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Kevin Durant: On the day the NBA named him its MVP, the Thunder star provided a glimpse into his leadership style

COMMENTARY — On the day Kevin Durant was named the NBA’s Most Valuable Player, his humanity upstaged his coronation.
by Berry Tramel Published: May 6, 2014

A sampling:

On Perkins, Durant’s voice cracking by the end: “I hated you before you got here. But the moment you got here, changed my whole perception. One of the best teammates I ever had. Late night calls after tough games. You texting me, telling me I’m the MVP.”

On Butler’s slip of paper: “I don’t really say much in those moments, but I remember that. I go home and think about that stuff. Man, I’ve got people behind me … I love you man.”

And on Westbrook, who he saved for last: “I know you guys think I forgot Russ. I can speak all night about Russell. An emotional guy who will run through a wall for me. And I don’t take it for granted. I want to just tackle you and tell you to snap out of it sometimes, but I know there’s days you want to do the same thing with me. I love you man. I love you. A lot of people put unfair criticism on you as a player. I’m the first to have your back through it all. Just stay the person you are. Everybody loves you here. I love you and I thank you so much … You had a big piece of this. You’re an MVP-caliber player. It’s a blessing to play with you, man.”

Collison, Durant’s longest-standing teammate, said he thought the day was “great … it’s not necessarily surprising that he would want to mention his teammates, because we all know him.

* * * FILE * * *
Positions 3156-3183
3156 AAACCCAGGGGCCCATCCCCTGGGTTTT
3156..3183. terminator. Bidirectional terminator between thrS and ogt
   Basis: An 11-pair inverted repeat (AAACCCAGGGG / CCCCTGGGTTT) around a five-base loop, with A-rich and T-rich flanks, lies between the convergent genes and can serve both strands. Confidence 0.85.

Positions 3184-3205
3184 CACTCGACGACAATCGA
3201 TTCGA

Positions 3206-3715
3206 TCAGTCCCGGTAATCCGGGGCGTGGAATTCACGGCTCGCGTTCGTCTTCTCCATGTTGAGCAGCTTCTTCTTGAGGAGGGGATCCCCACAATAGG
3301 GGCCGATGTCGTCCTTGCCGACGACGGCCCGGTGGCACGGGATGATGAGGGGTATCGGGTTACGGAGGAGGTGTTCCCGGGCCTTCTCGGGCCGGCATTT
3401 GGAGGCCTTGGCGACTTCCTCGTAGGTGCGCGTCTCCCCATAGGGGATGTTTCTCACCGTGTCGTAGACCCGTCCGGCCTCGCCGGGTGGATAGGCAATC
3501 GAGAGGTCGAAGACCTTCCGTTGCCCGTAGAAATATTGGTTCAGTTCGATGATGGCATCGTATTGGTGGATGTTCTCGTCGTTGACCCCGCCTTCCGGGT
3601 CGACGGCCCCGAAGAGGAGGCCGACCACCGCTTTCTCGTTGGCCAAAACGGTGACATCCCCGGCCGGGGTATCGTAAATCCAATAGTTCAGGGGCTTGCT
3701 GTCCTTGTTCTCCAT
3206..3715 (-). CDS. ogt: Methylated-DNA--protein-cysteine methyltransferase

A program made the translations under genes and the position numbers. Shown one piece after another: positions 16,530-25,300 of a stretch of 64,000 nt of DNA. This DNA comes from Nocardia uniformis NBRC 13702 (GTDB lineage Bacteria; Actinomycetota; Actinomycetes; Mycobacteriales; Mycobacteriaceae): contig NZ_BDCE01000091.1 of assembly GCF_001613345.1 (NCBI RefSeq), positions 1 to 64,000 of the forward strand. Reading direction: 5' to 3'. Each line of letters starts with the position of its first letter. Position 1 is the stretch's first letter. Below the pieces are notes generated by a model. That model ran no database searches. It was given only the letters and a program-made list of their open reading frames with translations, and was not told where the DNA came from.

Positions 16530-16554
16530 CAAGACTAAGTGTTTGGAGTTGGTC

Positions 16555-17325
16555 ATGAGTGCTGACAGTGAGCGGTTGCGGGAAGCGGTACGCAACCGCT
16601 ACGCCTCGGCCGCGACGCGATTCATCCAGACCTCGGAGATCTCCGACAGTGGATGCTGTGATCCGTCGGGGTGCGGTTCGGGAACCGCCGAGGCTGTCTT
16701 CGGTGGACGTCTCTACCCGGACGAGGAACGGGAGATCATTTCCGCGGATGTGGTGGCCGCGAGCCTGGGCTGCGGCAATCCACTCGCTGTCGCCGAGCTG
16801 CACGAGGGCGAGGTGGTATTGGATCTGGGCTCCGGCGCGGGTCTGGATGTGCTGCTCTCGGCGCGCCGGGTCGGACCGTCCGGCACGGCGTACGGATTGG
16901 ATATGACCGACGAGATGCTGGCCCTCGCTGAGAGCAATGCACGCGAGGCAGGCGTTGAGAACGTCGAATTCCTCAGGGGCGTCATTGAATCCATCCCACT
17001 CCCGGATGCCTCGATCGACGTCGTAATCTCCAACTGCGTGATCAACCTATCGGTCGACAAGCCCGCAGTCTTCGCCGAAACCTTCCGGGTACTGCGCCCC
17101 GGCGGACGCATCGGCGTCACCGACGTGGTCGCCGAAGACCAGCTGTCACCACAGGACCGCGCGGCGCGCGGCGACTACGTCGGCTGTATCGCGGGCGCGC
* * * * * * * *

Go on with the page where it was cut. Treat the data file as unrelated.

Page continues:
“We get caught up in the day to day, but it was a real nice moment for the team. Brought back a lot of memories for me, how far we’ve come as a team and how far he’s come as a person.”

The NBA awards season comes at a strange time. Right in the middle of the playoffs. The Thunder hosts a huge game against the Clippers on Wednesday night. For an honor like MVP, a day between games becomes a huge time commitment, with pomp and circumstance. The very definition of distraction.

Except Durant turned a trophy presentation into a bonding experience. He brought a close team even closer. He offered a glimpse into the kind of leadership he provides the Thunder.

I don’t know if peeling back that veil will help the Thunder in Game 2 Wednesday night. But I know this. If the Clippers are able to construct a wall, Kevin Durant won’t be trying to run through it alone.

Berry Tramel: Berry can be reached at (405) 760-8080 or at . He can be heard Monday through Friday from 4:40-5:20 p.m. on The Sports Animal radio network, including FM-98.1. You can also view his personality page at

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